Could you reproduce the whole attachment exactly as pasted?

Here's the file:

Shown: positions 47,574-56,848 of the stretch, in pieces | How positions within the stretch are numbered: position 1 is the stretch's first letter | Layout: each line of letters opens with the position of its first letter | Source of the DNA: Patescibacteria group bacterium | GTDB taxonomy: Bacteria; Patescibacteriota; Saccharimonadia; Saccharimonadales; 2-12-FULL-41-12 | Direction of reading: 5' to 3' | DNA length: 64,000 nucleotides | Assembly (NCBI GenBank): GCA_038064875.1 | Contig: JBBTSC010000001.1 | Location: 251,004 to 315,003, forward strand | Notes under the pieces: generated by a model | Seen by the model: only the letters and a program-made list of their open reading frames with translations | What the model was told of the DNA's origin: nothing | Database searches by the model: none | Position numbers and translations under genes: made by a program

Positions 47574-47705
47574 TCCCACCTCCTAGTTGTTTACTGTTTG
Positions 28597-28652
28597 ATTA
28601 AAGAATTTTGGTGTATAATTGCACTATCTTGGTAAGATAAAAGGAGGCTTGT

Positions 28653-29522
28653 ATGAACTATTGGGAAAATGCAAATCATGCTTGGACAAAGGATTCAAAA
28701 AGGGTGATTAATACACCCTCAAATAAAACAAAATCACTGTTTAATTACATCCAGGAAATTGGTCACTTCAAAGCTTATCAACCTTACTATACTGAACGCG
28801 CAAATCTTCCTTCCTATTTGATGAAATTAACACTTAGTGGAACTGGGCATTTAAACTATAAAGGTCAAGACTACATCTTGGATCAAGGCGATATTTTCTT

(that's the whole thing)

Shown: positions 47,574-56,848 of the stretch, in pieces | How positions within the stretch are numbered: position 1 is the stretch's first letter | Layout: each line of letters opens with the position of its first letter | Source of the DNA: Patescibacteria group bacterium | GTDB taxonomy: Bacteria; Patescibacteriota; Saccharimonadia; Saccharimonadales; 2-12-FULL-41-12 | Direction of reading: 5' to 3' | DNA length: 64,000 nucleotides | Assembly (NCBI GenBank): GCA_038064875.1 | Contig: JBBTSC010000001.1 | Location: 251,004 to 315,003, forward strand | Notes under the pieces: generated by a model | Seen by the model: only the letters and a program-made list of their open reading frames with translations | What the model was told of the DNA's origin: nothing | Database searches by the model: none | Position numbers and translations under genes: made by a program

Positions 47574-47705
47574 TCCCACCTCCTAGTTGTTTACTGTTTG
Positions 28597-28652
28597 ATTA
28601 AAGAATTTTGGTGTATAATTGCACTATCTTGGTAAGATAAAAGGAGGCTTGT

Positions 28653-29522
28653 ATGAACTATTGGGAAAATGCAAATCATGCTTGGACAAAGGATTCAAAA
28701 AGGGTGATTAATACACCCTCAAATAAAACAAAATCACTGTTTAATTACATCCAGGAAATTGGTCACTTCAAAGCTTATCAACCTTACTATACTGAACGCG
28801 CAAATCTTCCTTCCTATTTGATGAAATTAACACTTAGTGGAACTGGGCATTTAAACTATAAAGGTCAAGACTACATCTTGGATCAAGGCGATATTTTCTT